Archive for the 'land use' Category

Attention Deanwood and Benning Road

Far Northeast Livability Study
Saturday, April 9th, 2011 – 10AM to 12PM

Teachers are not the enemy

Washington City Paper

Michelle Rhee’s assault on the D.C. Public Schools status quo will go down as a rare attempt to raise local institutions above the low standards Washingtonians once accepted. Rhee shares Fenty’s abrasive traits, but in her case, it’s easy to be more charitable: When it comes to reforming a failed school system, you either go monomaniacal or go home. It’s naïve to think that you can do it while simultaneously making nice with the old guard.

The use of the word assault is indicative of the racial divide of our city. Michelle Rhee and the education deformers have indeed conducted an assault on the DC Public School system, with entirely predictable results, parents are pulling their children out of school as never before. Not as part of a long time trend, but at an accelerated pace.

If Vincent Gray prevails he will have a hard task healing the racial divide. There are just too many white people who delight in seeing black public employees get beaten on and insulted. Too many white people who simply have no idea about what is going on east of Rock Creek Park.

I am not optimistic. Vincent Gray strikes me as a hack, not somebody who is ready to go to bat for the city’s dispossessed, or having the communication skills that would allow him to explain to the West of Rock Creek Park crowd why it is in their interests are connected to the well being of the cities most disadvantaged residents.

March 24 Master Facilities Plan Info & Action Summit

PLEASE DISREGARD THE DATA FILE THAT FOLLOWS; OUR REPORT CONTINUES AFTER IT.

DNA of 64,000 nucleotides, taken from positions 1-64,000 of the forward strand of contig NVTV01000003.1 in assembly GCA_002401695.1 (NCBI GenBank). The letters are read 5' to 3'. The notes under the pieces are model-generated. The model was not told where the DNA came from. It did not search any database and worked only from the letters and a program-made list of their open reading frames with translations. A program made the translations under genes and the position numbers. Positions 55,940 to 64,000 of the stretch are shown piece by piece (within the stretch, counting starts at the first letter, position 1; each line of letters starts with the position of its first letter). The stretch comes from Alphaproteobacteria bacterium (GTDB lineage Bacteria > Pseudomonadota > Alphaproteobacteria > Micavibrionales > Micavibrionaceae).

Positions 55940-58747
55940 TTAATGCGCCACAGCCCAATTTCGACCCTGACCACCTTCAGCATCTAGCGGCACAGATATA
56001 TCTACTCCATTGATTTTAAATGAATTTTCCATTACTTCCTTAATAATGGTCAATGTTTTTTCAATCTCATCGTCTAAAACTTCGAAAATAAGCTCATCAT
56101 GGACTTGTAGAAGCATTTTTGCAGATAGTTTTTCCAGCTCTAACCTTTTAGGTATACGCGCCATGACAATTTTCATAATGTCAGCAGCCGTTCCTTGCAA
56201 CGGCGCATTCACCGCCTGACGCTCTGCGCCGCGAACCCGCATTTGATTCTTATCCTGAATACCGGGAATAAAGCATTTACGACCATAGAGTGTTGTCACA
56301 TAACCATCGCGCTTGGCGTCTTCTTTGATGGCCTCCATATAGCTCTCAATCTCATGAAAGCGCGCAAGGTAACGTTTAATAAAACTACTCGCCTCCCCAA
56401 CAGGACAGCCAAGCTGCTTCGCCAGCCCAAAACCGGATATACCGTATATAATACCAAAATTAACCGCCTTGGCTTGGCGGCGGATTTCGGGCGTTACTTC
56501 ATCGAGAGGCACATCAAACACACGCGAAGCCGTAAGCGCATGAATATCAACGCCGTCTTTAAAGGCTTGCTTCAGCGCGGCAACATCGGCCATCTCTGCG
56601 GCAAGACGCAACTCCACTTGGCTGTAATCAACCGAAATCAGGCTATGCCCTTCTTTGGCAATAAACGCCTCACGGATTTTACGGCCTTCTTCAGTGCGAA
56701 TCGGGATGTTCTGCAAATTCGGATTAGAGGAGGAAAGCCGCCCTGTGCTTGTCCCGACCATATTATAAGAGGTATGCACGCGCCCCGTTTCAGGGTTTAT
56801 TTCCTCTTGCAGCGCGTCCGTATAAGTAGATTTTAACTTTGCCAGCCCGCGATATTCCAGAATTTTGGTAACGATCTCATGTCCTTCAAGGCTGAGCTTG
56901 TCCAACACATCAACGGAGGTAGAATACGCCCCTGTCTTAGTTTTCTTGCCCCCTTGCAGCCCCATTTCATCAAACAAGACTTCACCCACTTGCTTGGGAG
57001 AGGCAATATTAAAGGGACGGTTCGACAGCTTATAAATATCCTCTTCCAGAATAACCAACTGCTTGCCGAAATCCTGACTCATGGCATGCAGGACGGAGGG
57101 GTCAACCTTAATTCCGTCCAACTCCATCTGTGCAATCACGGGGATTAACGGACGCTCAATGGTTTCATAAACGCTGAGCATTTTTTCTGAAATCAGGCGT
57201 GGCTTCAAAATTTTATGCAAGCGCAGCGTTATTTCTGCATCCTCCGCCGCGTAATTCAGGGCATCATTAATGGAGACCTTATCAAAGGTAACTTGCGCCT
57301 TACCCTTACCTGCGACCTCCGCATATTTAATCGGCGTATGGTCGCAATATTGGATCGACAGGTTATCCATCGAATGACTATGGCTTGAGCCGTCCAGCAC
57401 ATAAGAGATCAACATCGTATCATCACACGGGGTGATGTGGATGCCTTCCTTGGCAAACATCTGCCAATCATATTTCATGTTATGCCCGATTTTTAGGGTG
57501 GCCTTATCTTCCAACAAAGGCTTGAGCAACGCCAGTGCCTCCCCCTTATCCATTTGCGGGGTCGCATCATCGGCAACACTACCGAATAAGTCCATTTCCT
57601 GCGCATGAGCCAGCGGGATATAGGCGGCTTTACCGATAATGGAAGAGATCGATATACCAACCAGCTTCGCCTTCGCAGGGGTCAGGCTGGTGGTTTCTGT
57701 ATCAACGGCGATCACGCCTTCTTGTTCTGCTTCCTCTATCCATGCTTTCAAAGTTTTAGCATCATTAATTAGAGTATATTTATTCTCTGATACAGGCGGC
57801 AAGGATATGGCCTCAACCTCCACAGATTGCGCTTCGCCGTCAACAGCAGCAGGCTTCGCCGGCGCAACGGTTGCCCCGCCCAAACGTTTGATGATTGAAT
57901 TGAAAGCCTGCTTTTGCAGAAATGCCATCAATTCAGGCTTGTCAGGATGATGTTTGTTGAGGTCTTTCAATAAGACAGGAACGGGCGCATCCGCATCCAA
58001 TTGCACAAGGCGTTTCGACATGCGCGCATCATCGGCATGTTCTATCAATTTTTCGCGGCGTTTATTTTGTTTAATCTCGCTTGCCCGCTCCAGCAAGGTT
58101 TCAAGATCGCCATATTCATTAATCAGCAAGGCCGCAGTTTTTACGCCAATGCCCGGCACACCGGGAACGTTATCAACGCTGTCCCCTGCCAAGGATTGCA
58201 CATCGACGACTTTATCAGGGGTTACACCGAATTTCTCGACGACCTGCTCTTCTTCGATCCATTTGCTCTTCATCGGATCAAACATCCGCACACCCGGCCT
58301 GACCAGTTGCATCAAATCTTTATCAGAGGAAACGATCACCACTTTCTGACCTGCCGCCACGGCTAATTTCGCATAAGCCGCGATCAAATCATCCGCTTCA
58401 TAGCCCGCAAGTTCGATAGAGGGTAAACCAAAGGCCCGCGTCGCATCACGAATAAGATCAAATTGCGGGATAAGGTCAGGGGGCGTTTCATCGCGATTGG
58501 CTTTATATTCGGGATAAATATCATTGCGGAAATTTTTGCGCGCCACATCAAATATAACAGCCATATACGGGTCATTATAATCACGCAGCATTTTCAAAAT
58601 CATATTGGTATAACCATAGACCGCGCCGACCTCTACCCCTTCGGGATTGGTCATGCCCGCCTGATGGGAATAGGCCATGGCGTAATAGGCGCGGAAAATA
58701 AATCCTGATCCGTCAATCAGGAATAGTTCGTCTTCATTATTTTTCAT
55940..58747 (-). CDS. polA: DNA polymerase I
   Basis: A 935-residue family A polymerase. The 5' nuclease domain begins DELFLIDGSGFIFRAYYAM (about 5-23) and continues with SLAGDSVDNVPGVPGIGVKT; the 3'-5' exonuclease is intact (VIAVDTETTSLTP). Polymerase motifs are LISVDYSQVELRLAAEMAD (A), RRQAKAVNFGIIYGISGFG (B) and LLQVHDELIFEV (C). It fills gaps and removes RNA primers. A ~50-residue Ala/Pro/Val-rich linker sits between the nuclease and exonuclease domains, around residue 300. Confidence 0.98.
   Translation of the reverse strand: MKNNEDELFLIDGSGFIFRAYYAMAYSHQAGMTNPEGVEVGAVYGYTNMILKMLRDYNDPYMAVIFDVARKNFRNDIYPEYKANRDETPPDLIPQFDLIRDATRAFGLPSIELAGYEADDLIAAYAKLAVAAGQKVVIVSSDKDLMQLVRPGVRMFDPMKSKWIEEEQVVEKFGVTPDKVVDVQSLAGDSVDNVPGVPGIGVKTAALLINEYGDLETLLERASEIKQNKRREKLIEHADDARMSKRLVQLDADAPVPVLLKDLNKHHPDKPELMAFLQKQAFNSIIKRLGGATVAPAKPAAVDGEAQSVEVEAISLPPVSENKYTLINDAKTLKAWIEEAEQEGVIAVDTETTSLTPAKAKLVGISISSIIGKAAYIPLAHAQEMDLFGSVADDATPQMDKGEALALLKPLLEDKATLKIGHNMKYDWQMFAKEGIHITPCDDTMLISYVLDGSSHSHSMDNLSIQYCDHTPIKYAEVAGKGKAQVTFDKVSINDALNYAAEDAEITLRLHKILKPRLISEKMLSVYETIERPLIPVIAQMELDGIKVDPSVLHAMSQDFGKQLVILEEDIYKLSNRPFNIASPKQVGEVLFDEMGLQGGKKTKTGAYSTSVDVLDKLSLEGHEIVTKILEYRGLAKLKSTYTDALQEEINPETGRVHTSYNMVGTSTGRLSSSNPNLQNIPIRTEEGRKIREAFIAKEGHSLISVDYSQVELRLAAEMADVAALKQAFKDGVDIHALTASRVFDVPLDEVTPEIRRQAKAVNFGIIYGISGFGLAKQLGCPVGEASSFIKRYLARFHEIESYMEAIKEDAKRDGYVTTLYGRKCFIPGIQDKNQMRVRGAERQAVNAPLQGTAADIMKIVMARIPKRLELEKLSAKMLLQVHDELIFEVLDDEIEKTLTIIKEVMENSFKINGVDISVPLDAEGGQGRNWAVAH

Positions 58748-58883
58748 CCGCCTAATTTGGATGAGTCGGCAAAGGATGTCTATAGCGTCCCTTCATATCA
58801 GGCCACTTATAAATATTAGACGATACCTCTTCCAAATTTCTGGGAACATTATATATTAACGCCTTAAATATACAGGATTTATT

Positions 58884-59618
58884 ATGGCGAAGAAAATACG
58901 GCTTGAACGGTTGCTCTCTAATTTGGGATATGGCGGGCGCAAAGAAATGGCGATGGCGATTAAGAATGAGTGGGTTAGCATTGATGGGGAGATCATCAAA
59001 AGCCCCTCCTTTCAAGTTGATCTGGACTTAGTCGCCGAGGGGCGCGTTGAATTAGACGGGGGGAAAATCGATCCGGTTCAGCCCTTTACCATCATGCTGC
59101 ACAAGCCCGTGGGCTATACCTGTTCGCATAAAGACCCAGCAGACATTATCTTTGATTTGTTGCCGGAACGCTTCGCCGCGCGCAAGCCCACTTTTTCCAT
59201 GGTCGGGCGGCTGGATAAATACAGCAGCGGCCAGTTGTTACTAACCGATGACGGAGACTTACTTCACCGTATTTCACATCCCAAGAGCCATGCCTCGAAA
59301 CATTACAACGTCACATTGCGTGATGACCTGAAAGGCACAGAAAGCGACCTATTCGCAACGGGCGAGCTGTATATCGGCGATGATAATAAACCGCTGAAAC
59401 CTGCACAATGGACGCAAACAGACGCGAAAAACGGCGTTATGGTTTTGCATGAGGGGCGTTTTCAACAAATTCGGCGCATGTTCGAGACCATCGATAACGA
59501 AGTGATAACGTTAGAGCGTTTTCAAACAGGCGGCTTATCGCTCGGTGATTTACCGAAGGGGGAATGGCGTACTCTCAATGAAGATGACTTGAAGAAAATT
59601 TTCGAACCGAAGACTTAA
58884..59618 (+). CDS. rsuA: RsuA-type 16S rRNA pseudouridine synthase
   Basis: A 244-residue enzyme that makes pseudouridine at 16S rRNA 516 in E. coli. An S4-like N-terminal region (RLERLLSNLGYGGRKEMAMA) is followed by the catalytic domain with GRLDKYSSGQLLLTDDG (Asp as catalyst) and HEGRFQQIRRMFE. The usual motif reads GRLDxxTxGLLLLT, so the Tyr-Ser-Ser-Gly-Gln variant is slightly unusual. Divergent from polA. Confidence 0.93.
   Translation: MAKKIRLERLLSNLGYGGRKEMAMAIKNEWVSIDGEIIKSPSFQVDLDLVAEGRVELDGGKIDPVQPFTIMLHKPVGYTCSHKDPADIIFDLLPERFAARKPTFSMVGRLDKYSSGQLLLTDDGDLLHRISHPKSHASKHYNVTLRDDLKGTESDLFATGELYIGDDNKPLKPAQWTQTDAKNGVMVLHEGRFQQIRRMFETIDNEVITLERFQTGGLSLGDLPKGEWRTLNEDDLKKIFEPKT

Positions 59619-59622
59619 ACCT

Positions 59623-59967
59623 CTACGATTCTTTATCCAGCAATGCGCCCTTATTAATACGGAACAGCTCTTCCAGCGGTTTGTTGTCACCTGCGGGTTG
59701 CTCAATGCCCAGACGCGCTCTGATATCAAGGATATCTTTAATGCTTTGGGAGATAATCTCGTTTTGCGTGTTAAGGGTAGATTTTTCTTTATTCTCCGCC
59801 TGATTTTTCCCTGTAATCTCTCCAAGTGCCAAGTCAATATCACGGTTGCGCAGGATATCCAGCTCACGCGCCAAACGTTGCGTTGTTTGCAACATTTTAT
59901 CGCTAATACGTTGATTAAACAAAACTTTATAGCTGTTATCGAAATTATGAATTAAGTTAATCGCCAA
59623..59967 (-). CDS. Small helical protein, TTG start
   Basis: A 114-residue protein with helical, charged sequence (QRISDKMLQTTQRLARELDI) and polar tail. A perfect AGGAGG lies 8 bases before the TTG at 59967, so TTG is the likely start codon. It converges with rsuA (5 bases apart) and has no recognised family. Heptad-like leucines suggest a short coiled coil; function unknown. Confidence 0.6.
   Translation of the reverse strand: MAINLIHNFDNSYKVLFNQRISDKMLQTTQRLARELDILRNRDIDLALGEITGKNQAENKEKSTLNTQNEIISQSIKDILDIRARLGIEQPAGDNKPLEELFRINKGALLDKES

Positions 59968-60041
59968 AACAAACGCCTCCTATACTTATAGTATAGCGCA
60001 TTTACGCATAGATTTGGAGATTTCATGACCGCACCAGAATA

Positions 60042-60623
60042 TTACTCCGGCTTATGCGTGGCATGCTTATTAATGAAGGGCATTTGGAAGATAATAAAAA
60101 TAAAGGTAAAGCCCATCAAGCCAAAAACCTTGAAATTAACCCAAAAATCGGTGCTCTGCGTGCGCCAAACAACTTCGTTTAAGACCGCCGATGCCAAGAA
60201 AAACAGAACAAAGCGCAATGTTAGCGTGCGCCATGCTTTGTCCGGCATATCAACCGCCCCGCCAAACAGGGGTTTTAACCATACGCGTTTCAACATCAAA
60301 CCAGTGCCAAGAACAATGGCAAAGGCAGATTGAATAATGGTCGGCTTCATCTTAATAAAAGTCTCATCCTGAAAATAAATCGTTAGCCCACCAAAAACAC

Info & Action Summit on the
Why DC Doesn’t Have a Plan, and Why Now is the Time

Wed, March 24th
6:30-8:30 PM

Location: Reeves Center
14th & U Sts, NW
Accessible Location * Light Refreshments

The Master Facilities Plan has been required by the Comprehensive Plan since 1986, yet has not been created. The People’s Property Campaign won introduction of legislation requiring the plan and Councilmember Mary Cheh pledged swift action but has since stalled.
What will it take to get the Council to ACT NOW?

• How the absence of a facilities plan has assisted the give-away of public property and cost taxpayers hundreds of millions in wasteful leases
• How this plan could help under-served communities get the resources they are demanding and deserve
• What DC residents can do in the next 60 days to pass legislation requiring the plan, and hold the city accountable to carrying it out

RSVP/More Info to Parisa at Empower DC
(202) 234-9119,

Rally for Public Property – the Final Push

Tell the Council to PASS BILL 18-76


Featuring ** Head-Roc **

11 AM – PACK THE HEARING ROOM (room 500)


TAKE ACTION: Call/Email the Council & Urge Their Support for Bill 18-76!

The Full Council will have it’s “second reading” and final vote on Bill18-76 on Dec 15th. Councilman Harry Thomas will introduce a key amendment to restore a critical provision – the Master Facilities Plan – that was stripped out
during the committee process.

We need 7 votes in favor of the bill and Councilman Thomas’ amendment; 9 votes to be able to override a Mayoral veto